The east of Ukraine accounts for a large share of industrial output and is also important for Ukraine’s export revenue. Due to the conflict, production in the region has fallen considerably, which has a negative impact on Ukraine’s economic performance (figure 1). The current estimates for 2014 point at an economic contraction of 8.2%. The slowdown of production has also led to a decline in tax revenues, while government spending has increased as a result of the conflict. This has led to deterioration of Ukraine’s fiscal balance. Ukraine public debt level as percentage of GDP has also risen sharply. After having a fixed exchange rate policy, the National Bank of Ukraine had no choice but to float the Hryvnia freely in February 2014, as it was running out of foreign exchange reserves (figure 2). In the months thereafter, the Hryvnia depreciated considerably, which has made foreign currency denominated public debt more expensive to service.

Figure 1: Weak external position
Figure 1: Weak external positionSource: State Statistics Service of Ukraine
Figure 2: FX-reserves
Figure 2: FX-reservesSource: National Bank of Ukraine

3. Debt pressure and funding need

Back in April 2014 the International Monetary Fund agreed to provide Ukraine a USD 17bn bailout package. Dependent on the IMF loan was an additional USD 15bn package from other entities, including the World Bank, EU, US and Japan. The IMF loan is conditional upon the implementation of several austerity measures and structural reforms in Ukraine that include phasing out natural-gas subsidies, reducing corruption and addressing long-standing imbalances in public finances. Until now USD 8.3 billion of the package has been transferred to Ukraine. However, due to a stronger than anticipated deterioration of the economic situation, Prime Minister Arseny Yatseniu announced recently that an additional USD 15bn in financial aid is needed in 2015 to avoid a default. The European Union and the United States are both discussing an extra USD 2bn each in loan guarantees. Russia on the other hand might demand early repayment of a USD 3bn loan to Ukraine. Moscow has the right to do so, as Kiev has breached a loan condition that requires that Ukraine’s public debt should not exceed 60% of GDP. Whether the IMF will provide Ukraine with an additional help package is unclear.

Factsheet of Ukraine
Factsheet of UkraineSource: EIU, CIA World Factbook, UN, World Economic Forum, Transparency International, Reporters Without Borders, World Bank.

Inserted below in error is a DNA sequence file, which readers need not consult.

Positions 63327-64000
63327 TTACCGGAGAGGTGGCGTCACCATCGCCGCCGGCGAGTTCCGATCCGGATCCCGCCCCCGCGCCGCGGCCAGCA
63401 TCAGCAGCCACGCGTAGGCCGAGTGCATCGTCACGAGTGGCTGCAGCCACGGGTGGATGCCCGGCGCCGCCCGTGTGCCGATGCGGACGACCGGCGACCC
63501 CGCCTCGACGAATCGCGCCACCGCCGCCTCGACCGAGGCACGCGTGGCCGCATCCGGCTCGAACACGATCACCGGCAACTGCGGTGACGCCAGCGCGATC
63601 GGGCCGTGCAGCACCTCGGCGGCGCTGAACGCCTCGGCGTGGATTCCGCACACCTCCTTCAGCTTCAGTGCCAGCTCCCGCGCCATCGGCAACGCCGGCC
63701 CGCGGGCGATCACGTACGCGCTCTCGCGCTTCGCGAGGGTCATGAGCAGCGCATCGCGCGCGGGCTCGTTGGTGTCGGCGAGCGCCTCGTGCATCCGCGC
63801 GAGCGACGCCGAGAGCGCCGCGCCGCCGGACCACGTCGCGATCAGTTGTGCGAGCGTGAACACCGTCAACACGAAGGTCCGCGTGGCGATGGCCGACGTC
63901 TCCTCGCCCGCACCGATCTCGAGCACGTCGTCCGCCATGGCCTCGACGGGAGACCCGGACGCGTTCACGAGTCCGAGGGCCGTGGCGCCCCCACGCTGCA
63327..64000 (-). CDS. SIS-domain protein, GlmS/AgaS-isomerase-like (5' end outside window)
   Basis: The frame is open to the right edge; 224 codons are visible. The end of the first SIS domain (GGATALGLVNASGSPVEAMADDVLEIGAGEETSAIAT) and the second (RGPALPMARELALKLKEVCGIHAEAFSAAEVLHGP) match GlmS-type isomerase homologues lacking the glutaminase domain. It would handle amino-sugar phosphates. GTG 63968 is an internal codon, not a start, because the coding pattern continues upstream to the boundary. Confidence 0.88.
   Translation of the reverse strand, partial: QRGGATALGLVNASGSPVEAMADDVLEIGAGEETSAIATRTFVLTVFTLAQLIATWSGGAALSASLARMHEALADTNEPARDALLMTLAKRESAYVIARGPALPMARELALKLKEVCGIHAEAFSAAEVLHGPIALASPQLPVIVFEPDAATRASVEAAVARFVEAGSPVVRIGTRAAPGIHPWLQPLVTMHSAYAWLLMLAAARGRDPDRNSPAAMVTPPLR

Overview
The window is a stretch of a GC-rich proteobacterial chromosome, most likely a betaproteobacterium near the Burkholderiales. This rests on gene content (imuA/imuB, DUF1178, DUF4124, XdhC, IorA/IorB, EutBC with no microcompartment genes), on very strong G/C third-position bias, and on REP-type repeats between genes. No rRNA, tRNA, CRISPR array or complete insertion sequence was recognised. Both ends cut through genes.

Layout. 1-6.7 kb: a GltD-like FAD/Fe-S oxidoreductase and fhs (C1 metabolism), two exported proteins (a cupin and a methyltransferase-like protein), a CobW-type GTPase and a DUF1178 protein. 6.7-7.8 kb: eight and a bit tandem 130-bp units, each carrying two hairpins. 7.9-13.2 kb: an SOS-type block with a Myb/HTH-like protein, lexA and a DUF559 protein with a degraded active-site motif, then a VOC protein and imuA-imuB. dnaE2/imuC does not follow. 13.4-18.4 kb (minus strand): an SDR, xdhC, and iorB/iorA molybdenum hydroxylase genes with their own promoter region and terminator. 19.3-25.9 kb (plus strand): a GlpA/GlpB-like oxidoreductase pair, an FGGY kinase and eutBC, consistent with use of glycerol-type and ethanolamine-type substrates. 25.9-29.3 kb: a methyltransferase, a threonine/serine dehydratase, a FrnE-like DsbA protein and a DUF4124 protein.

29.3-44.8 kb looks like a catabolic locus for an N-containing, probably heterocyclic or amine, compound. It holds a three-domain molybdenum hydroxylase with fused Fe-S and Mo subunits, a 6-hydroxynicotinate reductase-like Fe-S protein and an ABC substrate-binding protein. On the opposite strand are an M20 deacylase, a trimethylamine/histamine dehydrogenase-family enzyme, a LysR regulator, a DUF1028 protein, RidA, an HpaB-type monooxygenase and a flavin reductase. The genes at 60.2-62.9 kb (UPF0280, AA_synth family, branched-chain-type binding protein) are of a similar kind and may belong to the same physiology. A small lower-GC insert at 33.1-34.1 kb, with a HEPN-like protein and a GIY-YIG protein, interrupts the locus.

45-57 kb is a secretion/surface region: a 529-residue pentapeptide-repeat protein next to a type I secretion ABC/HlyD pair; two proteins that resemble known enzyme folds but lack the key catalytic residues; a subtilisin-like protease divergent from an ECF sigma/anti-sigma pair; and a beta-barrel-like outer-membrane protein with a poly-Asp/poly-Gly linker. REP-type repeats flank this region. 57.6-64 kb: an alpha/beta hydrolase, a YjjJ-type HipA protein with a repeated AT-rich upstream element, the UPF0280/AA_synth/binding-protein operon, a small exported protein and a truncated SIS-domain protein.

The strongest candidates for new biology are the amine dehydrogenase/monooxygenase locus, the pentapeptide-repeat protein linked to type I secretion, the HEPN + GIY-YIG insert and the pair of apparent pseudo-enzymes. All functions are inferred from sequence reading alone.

Background information

Before its independence in 1991, Ukraine was the second-most important economic component of the former Soviet Union after Russia, producing about four times the output of the next-ranking republic. Its fertile black soil generated more than one-fourth of total Soviet agricultural output, and its farms provided substantial quantities of meat, milk, grain, and vegetables to other republics. Currently, Ukraine remains one of the top ten wheat exporters in the world. Ukraine also has a strong industrial base, which is mainly located in the east of the country. The highly cyclical steel industry is very important for Ukraine, since steel and other non-precious metals are Ukraine’s largest export product. Since the industrial sector is heavily dependent on imported gas, fuel and energy are Ukraine’s largest import product. The industrial sector has been suffering significantly from the conflict in east Ukraine that started in March 2014. Pro-Russian separatists are fighting for independence. Next to a strong and negative impact on the economy the human impact is also considerable. At the end of January 2015, more than 5,000 people had been killed by the conflict, while between 659.000 and 921.000 people had been internally displaced and more than 300.000 people had asked for international protection in other countries. Structural reforms are needed to improve the economy including fighting embedded corruption, developing capital markets, improving the legislative and institutional framework. Finally, Ukraine has various oligarchical political and business elites that are in fierce competition for the country’s leadership, which from time to time results in political turmoil.

Economic indicators of Ukraine
Economic indicators of Ukraine Source: EIU
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Author(s)
Maarten van der Molen
Rabobank KEO
+31 30 21 62666